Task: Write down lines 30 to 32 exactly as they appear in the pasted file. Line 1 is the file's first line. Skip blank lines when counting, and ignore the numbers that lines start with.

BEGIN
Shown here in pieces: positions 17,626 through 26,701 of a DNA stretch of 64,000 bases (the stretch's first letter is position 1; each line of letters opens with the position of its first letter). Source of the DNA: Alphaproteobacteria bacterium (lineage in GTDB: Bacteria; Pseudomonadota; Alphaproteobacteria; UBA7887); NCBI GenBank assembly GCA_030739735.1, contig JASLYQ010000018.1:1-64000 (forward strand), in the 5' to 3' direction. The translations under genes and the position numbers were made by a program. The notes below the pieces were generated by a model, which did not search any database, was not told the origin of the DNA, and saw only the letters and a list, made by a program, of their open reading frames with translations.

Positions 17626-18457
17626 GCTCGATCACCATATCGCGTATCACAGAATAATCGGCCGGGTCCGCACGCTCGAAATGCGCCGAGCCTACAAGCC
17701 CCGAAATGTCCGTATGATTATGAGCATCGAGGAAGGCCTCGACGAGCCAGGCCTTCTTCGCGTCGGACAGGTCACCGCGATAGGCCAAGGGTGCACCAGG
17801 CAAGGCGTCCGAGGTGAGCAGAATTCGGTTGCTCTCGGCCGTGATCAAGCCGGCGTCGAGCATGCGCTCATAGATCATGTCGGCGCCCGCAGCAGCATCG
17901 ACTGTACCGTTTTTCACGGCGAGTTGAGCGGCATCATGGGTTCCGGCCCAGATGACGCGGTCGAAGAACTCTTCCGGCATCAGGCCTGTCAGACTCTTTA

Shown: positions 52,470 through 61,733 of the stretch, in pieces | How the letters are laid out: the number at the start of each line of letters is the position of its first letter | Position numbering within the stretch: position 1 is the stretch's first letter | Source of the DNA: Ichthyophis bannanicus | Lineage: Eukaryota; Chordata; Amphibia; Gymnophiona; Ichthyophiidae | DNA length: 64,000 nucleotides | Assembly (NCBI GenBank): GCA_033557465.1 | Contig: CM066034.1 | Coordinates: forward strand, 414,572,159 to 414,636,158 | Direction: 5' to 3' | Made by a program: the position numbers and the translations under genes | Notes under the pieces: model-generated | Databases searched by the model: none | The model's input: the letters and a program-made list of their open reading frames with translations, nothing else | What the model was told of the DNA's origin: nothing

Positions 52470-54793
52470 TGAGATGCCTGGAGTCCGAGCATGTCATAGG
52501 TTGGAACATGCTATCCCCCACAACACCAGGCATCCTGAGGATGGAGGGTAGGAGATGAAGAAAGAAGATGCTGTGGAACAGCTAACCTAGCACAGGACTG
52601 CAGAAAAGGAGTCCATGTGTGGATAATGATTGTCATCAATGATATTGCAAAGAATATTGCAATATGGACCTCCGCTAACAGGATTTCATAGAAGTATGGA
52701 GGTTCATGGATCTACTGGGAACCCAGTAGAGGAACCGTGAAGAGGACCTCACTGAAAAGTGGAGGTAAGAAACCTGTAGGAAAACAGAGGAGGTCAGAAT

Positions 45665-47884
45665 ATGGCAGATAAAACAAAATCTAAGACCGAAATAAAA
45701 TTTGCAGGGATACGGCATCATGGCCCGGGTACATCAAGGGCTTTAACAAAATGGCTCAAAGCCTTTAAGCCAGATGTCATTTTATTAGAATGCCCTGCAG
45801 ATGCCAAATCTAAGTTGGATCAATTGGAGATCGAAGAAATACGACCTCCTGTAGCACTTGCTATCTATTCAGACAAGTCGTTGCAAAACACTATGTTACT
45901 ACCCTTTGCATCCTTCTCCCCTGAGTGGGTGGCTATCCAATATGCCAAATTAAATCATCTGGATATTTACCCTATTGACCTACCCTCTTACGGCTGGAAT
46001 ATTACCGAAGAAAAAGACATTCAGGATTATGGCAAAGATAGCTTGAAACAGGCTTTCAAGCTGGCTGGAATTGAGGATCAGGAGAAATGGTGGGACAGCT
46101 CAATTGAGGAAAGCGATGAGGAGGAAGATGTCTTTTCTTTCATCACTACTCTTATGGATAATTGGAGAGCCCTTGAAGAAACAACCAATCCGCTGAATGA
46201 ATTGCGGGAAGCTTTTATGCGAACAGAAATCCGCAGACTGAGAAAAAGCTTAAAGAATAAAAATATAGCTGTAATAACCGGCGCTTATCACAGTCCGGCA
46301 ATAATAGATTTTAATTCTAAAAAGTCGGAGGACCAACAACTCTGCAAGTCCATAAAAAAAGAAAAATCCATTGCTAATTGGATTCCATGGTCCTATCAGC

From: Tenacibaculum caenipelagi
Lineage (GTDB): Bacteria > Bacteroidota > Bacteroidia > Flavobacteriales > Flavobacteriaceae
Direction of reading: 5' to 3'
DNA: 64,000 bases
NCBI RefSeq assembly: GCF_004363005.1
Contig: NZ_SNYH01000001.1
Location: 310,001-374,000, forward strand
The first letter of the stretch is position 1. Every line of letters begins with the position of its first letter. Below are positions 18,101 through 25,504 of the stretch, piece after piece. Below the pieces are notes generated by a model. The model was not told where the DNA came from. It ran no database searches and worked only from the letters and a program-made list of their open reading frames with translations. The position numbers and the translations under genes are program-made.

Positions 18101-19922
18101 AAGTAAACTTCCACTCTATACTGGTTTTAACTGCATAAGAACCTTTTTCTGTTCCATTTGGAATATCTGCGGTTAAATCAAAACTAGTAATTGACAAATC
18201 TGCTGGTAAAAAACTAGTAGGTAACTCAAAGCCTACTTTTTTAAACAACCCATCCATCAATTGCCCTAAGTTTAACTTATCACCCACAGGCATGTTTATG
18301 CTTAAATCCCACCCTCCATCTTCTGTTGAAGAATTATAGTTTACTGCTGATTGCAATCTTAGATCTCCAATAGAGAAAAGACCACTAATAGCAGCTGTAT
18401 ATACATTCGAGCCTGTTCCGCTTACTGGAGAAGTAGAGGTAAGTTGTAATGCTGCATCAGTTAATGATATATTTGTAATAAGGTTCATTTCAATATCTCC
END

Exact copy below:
Positions 18101-19922
18101 AAGTAAACTTCCACTCTATACTGGTTTTAACTGCATAAGAACCTTTTTCTGTTCCATTTGGAATATCTGCGGTTAAATCAAAACTAGTAATTGACAAATC
18201 TGCTGGTAAAAAACTAGTAGGTAACTCAAAGCCTACTTTTTTAAACAACCCATCCATCAATTGCCCTAAGTTTAACTTATCACCCACAGGCATGTTTATG